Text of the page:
Boater safety over Labor Day weekend

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BAY COUNTY, Fla. (WJHG/WECP) - In our area, Labor Day weekend is filled with fun while enjoying the beautiful water, but it's important to not get carried away in the fun and stay safe.

Captain of the W.T. Hogarth, Ryan Healy, has been on the water for years.

He knows a thing or two about how to stay safe on the water, especially over the busy Labor Day weekend.

"There are rules to the road, that's the legal definition for it, most everybody is supposed to have an operating vehicle, it's just like driving a car," said Healy.

One thing he believes people might forget is the right of way on the water.

"By law, generally the small boats have to yield to us. They don't know that, they don't know the day shapes, that kinda creates the problem," said Healy.

A member of Healy's crew recognizes another issue that is seen all too often.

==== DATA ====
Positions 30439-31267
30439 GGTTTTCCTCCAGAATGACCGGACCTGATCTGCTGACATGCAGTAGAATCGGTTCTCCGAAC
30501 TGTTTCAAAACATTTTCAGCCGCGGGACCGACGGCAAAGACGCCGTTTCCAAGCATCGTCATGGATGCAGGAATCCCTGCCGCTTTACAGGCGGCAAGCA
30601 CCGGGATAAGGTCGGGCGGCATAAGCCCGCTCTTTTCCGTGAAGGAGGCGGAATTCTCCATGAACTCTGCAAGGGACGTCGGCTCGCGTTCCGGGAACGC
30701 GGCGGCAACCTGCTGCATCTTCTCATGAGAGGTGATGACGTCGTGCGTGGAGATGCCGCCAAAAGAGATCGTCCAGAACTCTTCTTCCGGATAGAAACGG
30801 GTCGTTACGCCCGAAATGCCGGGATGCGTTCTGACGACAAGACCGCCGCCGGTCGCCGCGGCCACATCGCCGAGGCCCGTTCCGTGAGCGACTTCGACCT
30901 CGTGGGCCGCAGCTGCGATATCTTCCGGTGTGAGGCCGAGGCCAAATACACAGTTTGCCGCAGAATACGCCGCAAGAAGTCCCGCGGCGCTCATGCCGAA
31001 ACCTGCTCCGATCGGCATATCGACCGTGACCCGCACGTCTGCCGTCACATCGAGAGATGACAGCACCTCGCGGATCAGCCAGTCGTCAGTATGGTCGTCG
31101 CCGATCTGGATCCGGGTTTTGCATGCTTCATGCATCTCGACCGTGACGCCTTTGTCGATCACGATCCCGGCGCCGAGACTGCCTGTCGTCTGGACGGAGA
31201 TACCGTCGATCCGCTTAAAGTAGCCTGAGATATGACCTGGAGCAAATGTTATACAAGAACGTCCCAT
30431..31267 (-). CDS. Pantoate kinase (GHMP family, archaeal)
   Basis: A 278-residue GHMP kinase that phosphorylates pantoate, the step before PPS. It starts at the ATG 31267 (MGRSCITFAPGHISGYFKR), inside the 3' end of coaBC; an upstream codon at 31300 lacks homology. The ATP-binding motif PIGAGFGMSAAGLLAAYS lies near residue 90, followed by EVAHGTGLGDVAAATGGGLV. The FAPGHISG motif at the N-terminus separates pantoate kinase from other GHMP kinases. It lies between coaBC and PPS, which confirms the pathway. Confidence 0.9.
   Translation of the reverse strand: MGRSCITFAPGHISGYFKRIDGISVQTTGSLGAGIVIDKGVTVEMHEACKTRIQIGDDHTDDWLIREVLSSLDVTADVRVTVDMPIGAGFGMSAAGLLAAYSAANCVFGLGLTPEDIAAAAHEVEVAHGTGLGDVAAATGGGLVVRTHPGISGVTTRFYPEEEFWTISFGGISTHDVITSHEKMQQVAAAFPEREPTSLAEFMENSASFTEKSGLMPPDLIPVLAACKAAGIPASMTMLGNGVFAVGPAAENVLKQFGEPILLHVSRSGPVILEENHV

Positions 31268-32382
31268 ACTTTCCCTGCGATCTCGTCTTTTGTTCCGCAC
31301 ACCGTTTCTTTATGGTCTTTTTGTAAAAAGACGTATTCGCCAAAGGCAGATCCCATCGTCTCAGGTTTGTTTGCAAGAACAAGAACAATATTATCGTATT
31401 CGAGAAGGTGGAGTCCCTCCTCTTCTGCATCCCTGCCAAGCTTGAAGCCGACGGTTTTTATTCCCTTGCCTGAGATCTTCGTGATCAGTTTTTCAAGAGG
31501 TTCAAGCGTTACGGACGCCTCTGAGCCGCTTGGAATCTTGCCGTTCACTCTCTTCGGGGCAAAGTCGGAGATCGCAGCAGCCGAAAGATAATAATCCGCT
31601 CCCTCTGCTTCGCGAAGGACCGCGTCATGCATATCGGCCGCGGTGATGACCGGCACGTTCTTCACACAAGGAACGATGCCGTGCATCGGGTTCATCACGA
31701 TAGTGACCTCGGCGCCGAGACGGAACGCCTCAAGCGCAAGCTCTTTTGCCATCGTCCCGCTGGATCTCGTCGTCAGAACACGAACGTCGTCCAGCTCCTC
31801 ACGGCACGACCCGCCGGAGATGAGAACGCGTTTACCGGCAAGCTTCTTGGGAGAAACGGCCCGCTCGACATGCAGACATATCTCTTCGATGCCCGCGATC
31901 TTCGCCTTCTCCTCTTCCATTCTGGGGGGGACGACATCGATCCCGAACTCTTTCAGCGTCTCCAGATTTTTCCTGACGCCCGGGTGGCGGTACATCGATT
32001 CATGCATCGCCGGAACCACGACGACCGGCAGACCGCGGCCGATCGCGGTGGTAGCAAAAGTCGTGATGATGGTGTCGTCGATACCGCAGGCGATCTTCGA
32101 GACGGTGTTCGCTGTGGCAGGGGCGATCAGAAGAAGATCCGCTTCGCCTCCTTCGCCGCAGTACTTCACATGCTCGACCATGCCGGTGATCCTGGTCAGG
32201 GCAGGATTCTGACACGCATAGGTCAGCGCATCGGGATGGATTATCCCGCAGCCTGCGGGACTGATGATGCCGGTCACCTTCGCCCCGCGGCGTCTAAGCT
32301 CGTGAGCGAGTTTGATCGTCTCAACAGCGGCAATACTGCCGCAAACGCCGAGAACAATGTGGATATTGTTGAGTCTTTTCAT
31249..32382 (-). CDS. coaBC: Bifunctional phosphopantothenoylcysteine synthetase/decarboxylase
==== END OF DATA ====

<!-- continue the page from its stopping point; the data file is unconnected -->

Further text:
"Keep your drinking to a minimum," said crew member on the W.T. Hogarth, Richard "Ragu" Daigle.

They say it only takes one moment for something to go wrong.

"If you're looking behind you while you're, you know, I don't know, chugging a beer, you're probably going to get into a sticky situation eventually," said Healy.

While you may not have your foot on the pedal, that doesn't mean you can't get a DUI.

"DUI, DWI, Coast Guard, Fish and Wildlife, they're out there. They're going to get you. They're going to come aboard. And if you got it and you have the open container and they smell alcohol and maybe a breathalyzer, then you're done," said Daigle.

Boaters say the most important thing to have with you at all times is your VHF radio.

"The radio is the big one. If you can talk to somebody, it's invaluable," said Healy.

A local fisherman said that the radio is especially important for smaller boats and to be mindful of the weather.

"Don't think that you have more time, err on the side of caution and go ahead and come in early because it kicks up fast and waves get big quick," said fisherman Oliver Blackburn.

As conditions can quickly change out on the water, boaters are encouraged to be mindful of their own actions and surroundings.